Robotics advances improving safety, inspection efficiency on offshore platforms

July 1, 2020
Offshore platforms of the future will need to be designed to accommodate robotic, remote, and digital technologies and operate with a minimum number of Persons on Board.

Offshore platforms of the future will need to be designed to accommodate robotic, remote, and digital technologies and operate with a minimum number of Persons on Board (POB). Use of robots will avoid the need to put people into high-risk environments, while remote transmission of data will allow decisions on asset integrity to be taken onshore without the need for staff to travel to the asset. At the same time, data analysis will provide insights into integrity-related workscopes.

Together, these methods will enhance safety and structural conditions while reducing costs and the carbon footprint offshore. Technological solutions already exist and the impact of COVID-19 will further accelerate development as regulators, operators, and service companies collaborate to remove obstacles and encourage innovation. 

Various joint industry projects such as HITS (Hull Inspection Techniques and Strategy) have already established new methods for diver-less inspections and offshore maintenance. Five years ago, diver-less UWILDs (underwater inspections in lieu of drydocking) were in the early phase of development: the industry has since moved swiftly from an ROV performing visual inspections to the present situation where operators deploy sea chest cleaning tools, mooring chain measurement, and inspection of cathodic protection systems in ever harsher sea states. 

It is now possible to perform a detailed inspection of critical valves, repair caissons, install impressed current cathodic protection (ICCP) systems and replace side shell structures underwater without divers. New platform designs can further facilitate these diver-less methods, with no need to accommodate as many people as in the past, and incorporating advanced launch and retrieve systems for underwater ‘resident’ robots. The robots will be designed for specific purposes with guidance systems allowing them to ‘see’ and navigate in turbid waters, operate in much harsher conditions, and self-rescue if need be to get out of trouble. 

In the future, routine underwater inspections will be conducted without the need for platform visits, while onshore specialists will analyze the collected data using image recognition and machine intelligence to assess integrity and plan remedial actions. 

A further objective of robotic and remote methodology is to avoid the need for work at height and in confined spaces. Currently, NoMan cameras on remotely controlled arms are being used to provide class-accepted inspections of cargo tanks. However, there remains a need to measure the thickness of the internal plating, assess pitting and coating condition and confirm that the structure is not distorted – these cannot be achieved by a visual inspection alone. So, the HITS JIP is developing synchronous laser methods, which could be validated and applied commercially offshore later this year.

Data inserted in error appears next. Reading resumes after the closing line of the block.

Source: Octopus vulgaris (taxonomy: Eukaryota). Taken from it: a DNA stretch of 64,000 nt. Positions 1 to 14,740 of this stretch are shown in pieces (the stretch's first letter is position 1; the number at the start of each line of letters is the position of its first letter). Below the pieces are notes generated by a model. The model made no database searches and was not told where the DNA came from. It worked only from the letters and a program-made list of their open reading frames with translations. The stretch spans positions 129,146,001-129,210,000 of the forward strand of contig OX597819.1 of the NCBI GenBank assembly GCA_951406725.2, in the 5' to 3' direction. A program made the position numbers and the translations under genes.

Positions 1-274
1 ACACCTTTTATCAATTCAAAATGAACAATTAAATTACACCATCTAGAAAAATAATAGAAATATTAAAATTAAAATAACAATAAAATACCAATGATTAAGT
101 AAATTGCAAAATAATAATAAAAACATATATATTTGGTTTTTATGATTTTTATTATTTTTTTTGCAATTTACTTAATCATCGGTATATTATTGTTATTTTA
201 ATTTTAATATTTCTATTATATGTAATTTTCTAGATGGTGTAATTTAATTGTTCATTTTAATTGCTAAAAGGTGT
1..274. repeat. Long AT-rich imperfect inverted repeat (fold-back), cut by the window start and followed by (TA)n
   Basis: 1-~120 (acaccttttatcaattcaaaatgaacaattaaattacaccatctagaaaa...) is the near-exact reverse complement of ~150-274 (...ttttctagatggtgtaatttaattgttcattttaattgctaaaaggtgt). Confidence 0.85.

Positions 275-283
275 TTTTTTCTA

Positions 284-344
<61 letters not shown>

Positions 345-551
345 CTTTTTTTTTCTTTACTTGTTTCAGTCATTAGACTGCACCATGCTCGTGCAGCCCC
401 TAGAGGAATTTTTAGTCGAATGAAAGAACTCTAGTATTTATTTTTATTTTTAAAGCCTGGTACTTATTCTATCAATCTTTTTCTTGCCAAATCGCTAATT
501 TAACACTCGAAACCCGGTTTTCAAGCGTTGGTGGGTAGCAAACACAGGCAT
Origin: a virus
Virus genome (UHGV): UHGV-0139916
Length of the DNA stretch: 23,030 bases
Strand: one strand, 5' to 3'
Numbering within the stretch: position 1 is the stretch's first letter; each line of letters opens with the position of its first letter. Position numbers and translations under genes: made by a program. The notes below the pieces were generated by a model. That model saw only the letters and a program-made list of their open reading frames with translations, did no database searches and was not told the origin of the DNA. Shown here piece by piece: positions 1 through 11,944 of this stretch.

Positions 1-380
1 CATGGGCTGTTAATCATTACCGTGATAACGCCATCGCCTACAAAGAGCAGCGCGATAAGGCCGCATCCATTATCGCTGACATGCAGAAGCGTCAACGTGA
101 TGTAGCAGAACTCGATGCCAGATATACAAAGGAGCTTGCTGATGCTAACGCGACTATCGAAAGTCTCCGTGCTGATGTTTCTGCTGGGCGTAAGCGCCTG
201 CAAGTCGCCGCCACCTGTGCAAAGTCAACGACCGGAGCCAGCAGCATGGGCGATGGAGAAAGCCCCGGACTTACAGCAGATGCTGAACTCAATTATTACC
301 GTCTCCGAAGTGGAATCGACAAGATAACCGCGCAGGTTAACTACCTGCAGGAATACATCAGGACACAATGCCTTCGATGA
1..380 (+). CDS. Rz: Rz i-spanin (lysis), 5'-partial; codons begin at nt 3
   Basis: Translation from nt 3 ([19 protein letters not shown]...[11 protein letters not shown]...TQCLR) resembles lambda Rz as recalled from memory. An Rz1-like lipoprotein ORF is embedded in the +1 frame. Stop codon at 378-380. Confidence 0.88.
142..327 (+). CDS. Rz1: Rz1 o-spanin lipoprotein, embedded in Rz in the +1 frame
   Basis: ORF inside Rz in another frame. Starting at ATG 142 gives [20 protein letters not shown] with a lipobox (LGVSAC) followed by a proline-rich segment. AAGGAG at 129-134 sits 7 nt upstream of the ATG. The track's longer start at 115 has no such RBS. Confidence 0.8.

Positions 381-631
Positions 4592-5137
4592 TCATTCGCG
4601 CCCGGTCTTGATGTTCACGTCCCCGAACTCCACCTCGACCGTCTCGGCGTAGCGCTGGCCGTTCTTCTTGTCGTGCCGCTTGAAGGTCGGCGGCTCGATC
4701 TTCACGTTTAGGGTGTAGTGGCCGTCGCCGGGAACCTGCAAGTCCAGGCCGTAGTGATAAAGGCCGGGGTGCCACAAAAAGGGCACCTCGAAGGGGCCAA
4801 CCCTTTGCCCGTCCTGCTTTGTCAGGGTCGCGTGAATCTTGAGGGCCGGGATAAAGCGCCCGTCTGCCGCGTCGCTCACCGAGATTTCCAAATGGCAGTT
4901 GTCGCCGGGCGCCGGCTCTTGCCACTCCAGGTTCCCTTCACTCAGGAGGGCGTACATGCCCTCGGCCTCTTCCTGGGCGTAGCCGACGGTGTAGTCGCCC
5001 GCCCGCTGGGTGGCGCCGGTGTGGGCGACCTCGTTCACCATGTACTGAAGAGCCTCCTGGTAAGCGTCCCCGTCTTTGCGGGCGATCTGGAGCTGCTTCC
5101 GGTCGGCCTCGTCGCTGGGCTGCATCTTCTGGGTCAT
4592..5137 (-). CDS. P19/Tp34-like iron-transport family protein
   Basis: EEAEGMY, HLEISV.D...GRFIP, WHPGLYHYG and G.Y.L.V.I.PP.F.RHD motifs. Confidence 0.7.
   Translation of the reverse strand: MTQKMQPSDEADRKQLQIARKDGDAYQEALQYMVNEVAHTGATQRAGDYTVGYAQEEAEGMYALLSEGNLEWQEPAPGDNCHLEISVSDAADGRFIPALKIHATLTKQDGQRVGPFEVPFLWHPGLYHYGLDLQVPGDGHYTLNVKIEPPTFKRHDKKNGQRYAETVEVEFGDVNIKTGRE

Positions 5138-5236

What this means is that, rather than putting people in tanks for days, the whole tank will be inspected, measured and trends noted in a matter of a few hours using robotic cameras and laser scanners. Where tanks are water filled, the robots will take the form of dedicated ROVs purpose designed to collect the data needed in critical areas. However, new platform designs will need to incorporate access for these systems to enter the tanks. 

In future, engineers and regulators will be able to decide what information they need to determine equipment conditions and assess trends. Technicians will be robot operators using various sophisticated tools to gather data and liaise with other decision makers in real time.  Access ports, garages, IT and power supplies for robots are much easier and more economic to install in the shipyard and so will be more readily introduced into new designs than on existing assets or via conversions. 

Piping and electrical systems are being designed to be machine accessible so that robotic sensors can replace personnel ‘walking’ the plant, transmitting their data back to onshore control centers. Electrical systems will be inspected on a risk basis and checked internally with robots using portable x-ray systems evolved from the medical world. 

EM&I discussed with a supermajor how platform design could be adapted to incorporate features for inspection of an essentially ‘not normally manned’ installation. The purpose of the study was to help the design team achieve diver-less and minimized human intervention for structural integrity inspections on the platform’s semisubmersible columns and pontoons. 

Ideas included providing access via vent pipes at the top of the columns of the semisubmersible to enable resident robotic inspection devices such as NoMan, 3D synchronous laser scanners and resident mini ROVs to be remotely inserted into the columns and pontoons. 

In the future, platform design will be to facilitate resident and remote methods of working, so that the operations and integrity assurance requirements will be achieved in a safer, smarter, greener, and more economical way. The technology and engineering skills already exist in many industries and simply need encouragement and adaptation to become the reality in future platforms. 

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